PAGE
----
The attorneys at Golden & Cardona-Loya, LLP have been assisting student loan borrowers for over a decade. In response to the COVID-19 pandemic the federal government passed one of the most borrower-friendly pieces of legislation in recent memory.
As part of the CARES Act the US Government is automatically suspending payments and waiving federal student loans for six months. The relief does not extend to private loans so it is imperative for borrowers to check and see if their loans are federal or private. The most efficient way to check the status of your student loan is at the National Student Loan Database website: https://studentaid.gov/
If you have federal student loans your interest rate will be 0% from March 13, 2020 through September 30, 2020 on the following types of loans: defaulted and nondefaulted Direct Loans; defaulted and nondefaulted FFEL Program loans and
Federal Perkins Loans.
The loan servicers are required to apply the changes by April 10, 2020. However, loan servicers are often slow to implement change. If your loan servicer has not followed the requirements of the CARES Act you should contact them and request the forbearance and interest rate reduction. If they still have not complied with the CARES Act requirements please contact us for assistance.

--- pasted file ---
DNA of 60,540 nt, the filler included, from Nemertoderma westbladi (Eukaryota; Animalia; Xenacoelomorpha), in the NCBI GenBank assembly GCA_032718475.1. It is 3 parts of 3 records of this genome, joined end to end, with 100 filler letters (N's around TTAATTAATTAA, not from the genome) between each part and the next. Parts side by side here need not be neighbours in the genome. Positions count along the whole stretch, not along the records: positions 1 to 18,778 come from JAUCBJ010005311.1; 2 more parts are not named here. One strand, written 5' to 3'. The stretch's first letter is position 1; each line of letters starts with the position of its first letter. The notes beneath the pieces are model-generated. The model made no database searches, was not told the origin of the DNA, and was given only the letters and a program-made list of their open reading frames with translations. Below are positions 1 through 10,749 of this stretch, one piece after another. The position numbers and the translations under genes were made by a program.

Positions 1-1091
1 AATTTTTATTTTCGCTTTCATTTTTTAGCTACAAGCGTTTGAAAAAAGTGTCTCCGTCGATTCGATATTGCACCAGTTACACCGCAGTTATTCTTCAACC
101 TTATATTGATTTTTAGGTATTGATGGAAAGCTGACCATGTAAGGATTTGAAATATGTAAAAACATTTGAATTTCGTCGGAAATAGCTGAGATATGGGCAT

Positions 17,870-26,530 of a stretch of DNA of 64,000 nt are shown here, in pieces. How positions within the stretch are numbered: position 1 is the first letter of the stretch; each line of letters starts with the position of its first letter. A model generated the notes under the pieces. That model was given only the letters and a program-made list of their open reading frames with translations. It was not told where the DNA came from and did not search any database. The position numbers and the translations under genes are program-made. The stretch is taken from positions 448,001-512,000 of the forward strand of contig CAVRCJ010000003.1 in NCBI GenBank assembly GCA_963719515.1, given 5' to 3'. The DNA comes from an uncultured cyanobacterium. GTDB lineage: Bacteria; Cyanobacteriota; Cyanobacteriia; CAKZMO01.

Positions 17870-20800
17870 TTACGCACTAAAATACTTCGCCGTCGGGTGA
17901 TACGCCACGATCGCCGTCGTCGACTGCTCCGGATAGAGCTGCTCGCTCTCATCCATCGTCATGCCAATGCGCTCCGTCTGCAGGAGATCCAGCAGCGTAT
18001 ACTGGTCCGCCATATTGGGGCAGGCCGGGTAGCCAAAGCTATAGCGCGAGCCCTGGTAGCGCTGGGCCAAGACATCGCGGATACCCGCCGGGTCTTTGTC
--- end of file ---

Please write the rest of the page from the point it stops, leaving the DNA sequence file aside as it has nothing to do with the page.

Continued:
A number of other benefits apply to the federal loans. For example, if you are in an income-driven repayment (IDR) plan the suspended payments will count. If you had your taxes offset for being in default it should be refunded if it occurred after March 13, 2020. If you choose, you are also free to continue to make your student loan payments.
Private student loan servicers are also offering borrowers debt relief and repayment options. If you need these benefits you should contact your student loan servicer.
We have assisted borrowers in obtaining disability discharges, school closure discharges and putting an end to student loan servicer harassment. The attorneys at our firm are willing to discuss what options may be available to you with regards to your student loans.